Henry Ford Health Increases Breast Cancer Screenings Among Underserved Populations
Henry Ford participated in the Return-to-Screening Study led by American College of Surgeons and American Cancer Society
DETROIT (Aug. 18, 2022) – The breast cancer team at Henry Ford Health increased breast cancer screenings 17 percent among African American women and 35 percent among Hispanic women in 2021 through Henry Ford’s participation in the Return to Screening study. It was an effort led by the American College of Surgeons in collaboration with the American Cancer Society, aimed at encouraging patients to resume their appropriate routine cancer screenings and follow-up care, which declined significantly following the outbreak of the COVID-19 pandemic in March 2020.
The Return to Screening study enrolled 748 accredited cancer programs in the United States. Each of the participating sites was encouraged to use evidence-based interventions known to be effective in raising screening rates, such as contacting patients to schedule screenings, sending reminders about appointments and expanding clinic and screening hours. At Henry Ford, efforts were focused on breast cancer screenings among African American and Hispanic women between the ages of 40 and 75.
“African American and Hispanic women between the ages of 40 and 75 have generally had lower mammography rates than other groups, even before the pandemic started,” said Jessica Bensenhaver, M.D., Director of the Breast Cancer Program at Henry Ford Health. “Getting the appropriate recommended routine cancer screenings is an important part of protecting your health. If screenings are missed, it can lead to cancer being detected at a later stage, which may be more challenging to treat.”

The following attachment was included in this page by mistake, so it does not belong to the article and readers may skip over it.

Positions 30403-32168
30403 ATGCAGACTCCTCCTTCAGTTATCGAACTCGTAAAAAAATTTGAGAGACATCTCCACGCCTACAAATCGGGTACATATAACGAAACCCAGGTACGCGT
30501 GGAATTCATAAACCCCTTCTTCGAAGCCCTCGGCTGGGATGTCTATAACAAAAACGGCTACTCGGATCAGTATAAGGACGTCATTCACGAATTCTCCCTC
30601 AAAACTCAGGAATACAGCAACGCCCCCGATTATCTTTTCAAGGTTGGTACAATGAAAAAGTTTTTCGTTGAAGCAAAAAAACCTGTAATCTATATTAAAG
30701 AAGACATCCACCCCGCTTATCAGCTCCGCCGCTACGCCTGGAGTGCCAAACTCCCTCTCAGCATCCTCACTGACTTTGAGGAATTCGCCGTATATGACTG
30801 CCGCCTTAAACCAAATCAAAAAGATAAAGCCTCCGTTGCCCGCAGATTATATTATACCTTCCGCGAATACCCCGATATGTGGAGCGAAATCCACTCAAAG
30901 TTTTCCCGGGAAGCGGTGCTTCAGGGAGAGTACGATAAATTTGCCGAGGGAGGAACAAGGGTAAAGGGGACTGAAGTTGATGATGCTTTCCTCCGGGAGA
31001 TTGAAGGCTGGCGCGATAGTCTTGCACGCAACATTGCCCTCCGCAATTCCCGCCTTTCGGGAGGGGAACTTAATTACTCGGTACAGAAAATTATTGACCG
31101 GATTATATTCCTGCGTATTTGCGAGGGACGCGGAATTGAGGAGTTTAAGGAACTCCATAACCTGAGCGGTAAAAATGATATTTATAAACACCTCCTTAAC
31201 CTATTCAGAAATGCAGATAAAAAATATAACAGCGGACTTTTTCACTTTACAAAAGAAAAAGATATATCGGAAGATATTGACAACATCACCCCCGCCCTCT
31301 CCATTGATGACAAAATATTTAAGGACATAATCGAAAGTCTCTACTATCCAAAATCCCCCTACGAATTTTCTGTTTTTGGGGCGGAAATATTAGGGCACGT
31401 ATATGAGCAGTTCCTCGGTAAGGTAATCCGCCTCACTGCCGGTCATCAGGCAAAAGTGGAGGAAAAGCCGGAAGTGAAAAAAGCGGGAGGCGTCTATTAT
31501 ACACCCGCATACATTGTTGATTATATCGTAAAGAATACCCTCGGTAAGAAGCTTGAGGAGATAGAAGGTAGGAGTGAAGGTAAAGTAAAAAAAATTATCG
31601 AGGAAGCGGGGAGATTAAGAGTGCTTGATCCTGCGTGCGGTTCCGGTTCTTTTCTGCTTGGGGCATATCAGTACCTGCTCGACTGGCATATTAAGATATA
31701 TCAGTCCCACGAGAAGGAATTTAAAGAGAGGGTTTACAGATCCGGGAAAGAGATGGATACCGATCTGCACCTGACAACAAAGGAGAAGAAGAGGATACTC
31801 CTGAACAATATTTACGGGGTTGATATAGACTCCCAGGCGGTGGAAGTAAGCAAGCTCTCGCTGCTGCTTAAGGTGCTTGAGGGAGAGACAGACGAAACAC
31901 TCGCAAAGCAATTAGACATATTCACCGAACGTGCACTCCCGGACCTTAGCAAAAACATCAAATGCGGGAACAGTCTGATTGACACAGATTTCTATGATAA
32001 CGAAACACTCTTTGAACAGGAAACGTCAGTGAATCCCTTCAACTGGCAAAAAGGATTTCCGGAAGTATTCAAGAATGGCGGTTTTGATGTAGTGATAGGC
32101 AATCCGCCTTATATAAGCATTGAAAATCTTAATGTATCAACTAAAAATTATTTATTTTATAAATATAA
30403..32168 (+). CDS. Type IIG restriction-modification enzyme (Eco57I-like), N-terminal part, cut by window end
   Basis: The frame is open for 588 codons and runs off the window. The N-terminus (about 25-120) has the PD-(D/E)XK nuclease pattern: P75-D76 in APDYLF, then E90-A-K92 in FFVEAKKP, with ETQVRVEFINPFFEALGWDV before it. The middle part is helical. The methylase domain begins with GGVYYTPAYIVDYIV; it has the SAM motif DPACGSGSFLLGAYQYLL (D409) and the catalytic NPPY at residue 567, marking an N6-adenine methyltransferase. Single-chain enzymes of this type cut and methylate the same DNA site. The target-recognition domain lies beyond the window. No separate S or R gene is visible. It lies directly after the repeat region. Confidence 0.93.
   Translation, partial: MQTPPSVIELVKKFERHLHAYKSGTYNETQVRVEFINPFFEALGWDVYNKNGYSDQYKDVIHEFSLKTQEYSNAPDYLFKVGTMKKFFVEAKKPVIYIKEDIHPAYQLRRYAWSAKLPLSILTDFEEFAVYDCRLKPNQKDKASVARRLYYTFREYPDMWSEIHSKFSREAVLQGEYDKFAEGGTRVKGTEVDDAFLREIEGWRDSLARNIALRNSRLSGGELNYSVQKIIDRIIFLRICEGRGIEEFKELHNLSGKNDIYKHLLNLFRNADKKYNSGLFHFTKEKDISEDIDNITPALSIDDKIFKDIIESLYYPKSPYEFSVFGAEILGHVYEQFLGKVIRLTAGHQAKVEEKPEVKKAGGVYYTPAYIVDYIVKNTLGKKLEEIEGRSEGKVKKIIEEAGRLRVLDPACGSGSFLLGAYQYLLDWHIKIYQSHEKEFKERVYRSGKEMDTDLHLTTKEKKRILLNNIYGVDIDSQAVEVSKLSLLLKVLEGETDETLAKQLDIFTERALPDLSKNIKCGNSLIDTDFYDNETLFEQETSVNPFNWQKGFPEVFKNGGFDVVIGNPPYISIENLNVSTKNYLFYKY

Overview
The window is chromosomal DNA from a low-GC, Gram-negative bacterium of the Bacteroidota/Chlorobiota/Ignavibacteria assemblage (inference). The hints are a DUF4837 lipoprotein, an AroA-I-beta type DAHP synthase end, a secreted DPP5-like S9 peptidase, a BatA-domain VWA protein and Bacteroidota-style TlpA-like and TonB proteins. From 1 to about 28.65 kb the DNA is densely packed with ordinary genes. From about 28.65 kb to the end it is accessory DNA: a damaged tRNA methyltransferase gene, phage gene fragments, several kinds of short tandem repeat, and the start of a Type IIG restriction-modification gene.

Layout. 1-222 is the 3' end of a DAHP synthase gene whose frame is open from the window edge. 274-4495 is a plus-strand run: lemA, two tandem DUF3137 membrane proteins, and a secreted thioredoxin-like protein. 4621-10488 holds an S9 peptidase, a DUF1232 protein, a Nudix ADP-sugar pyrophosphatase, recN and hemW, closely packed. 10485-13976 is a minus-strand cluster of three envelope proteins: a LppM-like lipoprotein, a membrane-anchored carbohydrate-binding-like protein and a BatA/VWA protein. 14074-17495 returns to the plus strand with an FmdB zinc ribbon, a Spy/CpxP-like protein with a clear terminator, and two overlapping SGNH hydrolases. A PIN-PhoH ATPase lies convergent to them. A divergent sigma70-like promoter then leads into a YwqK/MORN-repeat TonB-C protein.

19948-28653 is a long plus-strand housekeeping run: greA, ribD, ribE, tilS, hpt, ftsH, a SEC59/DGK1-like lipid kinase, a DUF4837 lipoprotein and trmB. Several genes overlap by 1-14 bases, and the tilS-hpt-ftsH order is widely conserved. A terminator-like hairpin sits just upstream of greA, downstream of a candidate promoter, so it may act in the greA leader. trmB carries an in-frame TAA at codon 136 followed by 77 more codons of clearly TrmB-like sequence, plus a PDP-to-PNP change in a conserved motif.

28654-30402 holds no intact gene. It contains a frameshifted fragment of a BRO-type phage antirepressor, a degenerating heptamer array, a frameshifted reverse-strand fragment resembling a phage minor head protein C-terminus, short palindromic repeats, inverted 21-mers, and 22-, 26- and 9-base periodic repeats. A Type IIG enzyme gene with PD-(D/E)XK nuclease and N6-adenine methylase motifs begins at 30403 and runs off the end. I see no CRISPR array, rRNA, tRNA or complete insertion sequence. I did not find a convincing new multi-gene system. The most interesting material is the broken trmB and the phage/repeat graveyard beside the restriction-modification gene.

As part of this initiative, Henry Ford hosted virtual focus groups with community members to help identify the barriers preventing people from getting their routine breast cancer screenings.
“We initially expected logistical issues, such as the lack of transportation or childcare, to be common reasons for the decline in cancer screenings,” said Donna Long, R.N., Manager of Screening and Tumor Boards at Henry Ford Health Cancer. “What we saw more commonly than those responses was that many women were not aware they needed to be getting cancer screenings, as well as fear about what the tests might show.”
To help promote education about screening, nurses provided educational presentations to local congregations in Southeast Michigan. The presentations described what to expect during a mammogram, addressed common fears and myths about cancer screening, and provided information on financial and transportation resources for those in need. Additionally, bookmarks were distributed to community groups and clinics, which provided education on breast cancer risk factors, why screening matters, when it is needed, and breast cancer warning signs. Henry Ford and the American Cancer Society also hosted specific “Make Time for a Mammogram” days throughout 2021 to make it easy for women ages 40 and older to plan for and schedule a mammogram.
To continue helping women get back on track with their mammograms, Henry Ford is again offering a “Make Time for a Mammogram” day on August 27 with appointments available at Henry Ford Cancer - Detroit.